I thought it would be very cool to share with you my top ten as it changes over 2012, yes?
At the end of last year I made all these vlogs and failed to include so many books, such as Rival by Sara Bennett Wealer, as a favorite debut of 2012. I kicked myself for that one for weeks. I kick myself for that one, still!
So this will allow more books to shine and allow me a curve for my senior moments.
So from November 2011- February 2012:
Incarnate by Jodi Meadows
People fight dragons with sci-fi weaponry, need I say more?
Blood Red Road by Moira Young
It should have been near impossible to captivate me with phonetic spelling, but I was hooked on page one.
Tiger Lily by Jodi Lynn Anderson
This ain't yo Mama's Peter Pan. No but, seriously, this book... it was a novel of magical realism told through the lens of an emotional contemp.
Don't Breathe A Word by Holly Cupala
This is the book I would recommend to you if you claimed to hate contemporary YA.
The Disenchantments by Nina Lacour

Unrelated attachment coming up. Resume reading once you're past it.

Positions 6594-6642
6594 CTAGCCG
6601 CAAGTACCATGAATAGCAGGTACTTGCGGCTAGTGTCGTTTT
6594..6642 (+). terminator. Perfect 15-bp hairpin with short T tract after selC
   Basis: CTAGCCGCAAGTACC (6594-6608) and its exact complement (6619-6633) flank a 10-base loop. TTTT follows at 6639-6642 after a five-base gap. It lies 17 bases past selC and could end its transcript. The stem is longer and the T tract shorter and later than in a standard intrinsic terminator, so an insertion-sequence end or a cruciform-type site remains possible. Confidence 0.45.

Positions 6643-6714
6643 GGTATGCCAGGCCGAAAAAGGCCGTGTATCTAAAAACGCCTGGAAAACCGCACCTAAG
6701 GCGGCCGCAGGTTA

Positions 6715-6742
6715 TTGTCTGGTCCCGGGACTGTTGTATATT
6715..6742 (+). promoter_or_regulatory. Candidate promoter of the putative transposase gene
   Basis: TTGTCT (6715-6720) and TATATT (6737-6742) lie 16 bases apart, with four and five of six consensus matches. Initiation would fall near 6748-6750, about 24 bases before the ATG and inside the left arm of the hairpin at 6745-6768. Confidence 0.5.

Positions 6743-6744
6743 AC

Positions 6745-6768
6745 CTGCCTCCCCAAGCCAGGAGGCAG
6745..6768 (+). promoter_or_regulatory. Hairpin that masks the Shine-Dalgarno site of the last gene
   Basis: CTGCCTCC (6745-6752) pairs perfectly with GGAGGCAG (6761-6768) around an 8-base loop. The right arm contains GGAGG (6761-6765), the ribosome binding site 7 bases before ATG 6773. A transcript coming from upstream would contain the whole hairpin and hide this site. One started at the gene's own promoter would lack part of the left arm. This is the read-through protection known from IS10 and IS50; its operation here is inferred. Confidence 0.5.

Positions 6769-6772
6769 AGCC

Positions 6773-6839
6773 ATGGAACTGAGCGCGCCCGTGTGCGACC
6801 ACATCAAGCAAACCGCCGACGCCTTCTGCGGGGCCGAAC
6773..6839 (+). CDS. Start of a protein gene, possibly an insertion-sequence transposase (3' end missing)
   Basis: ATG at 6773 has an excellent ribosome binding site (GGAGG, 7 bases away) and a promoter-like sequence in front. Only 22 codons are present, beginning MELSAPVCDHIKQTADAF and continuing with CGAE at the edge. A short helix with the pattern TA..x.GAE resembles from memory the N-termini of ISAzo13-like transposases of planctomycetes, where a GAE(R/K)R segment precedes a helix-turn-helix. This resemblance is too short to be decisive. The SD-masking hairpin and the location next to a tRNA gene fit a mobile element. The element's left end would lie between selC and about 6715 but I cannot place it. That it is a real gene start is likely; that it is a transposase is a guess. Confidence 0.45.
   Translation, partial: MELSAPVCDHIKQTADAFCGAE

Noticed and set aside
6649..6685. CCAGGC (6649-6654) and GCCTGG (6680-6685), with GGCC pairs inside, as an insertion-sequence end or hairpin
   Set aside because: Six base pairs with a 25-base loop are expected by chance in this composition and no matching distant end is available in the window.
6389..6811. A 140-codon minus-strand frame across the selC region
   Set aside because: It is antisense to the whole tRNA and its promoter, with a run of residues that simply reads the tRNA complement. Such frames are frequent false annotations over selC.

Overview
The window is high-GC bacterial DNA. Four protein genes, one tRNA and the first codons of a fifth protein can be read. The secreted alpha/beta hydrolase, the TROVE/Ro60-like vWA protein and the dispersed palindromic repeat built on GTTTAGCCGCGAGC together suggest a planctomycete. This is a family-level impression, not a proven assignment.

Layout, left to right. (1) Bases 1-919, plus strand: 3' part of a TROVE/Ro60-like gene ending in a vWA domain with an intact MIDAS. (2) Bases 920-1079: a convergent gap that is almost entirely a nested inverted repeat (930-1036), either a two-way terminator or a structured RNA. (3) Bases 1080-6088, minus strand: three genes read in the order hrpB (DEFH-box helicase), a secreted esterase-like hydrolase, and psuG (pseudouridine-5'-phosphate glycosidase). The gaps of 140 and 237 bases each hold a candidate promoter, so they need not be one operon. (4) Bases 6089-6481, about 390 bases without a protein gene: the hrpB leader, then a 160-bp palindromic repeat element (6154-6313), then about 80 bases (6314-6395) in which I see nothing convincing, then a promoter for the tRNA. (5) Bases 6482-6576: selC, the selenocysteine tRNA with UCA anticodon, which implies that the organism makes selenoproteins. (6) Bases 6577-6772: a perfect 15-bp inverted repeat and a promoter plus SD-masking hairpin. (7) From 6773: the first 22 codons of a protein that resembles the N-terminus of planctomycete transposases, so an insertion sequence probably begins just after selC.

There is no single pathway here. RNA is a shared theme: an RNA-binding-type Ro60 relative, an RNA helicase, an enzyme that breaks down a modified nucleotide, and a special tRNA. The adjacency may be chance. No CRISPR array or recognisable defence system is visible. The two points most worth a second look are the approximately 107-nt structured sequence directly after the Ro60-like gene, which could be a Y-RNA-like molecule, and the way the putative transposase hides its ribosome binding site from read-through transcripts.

Holy Novel, Batman!
Bitterblue by Kristin Cashore
Bitterblue splits the difference of this list and I feel it splits the difference between Graceling and Fire. It wasn't quite Graceling-esque, but it didn't feel Fire-y, either. Regardless if you understand my babblings, or not, you're right to anticipate this one.
I Now Pronounce You Someone Else by Erin McCahan
Because I still think about Bronwen and Jared. They would be the couple my love and I did stuff with all the time. Bronwen and I would be pregnant together and call the babies "twins." We would throw elaborate dinner parties and only invite each other. No, seriously, Erin McCahan wrote my best friend.
Graffiti Moon by Cath Crowley
Cath is my spirit animal. She knows this.
I wish the following two could tie. They are completely different genres, but either could have come in at number one.
Masque of the Red Death by Bethany Griffin
Oh man, why not? This cover is no fool's gold, this here is the real deal, a beautiful cover for a wondrous novel.
Amelia Anne is Dead and Gone by Kat Rosenfield
I learned at ALA that Julie Strauss-Gabel (that's John Green and Nina Lacour's editor, if you didn't know) edited this one and said it was the best debut she's ever read. I think I may agree.
Precision point wording, a compelling story and imagery so vivid and raw you feel like you're suffocating alongside the two main character's.
I think I'll do this three more times over the year, as sort of a quarterly thing.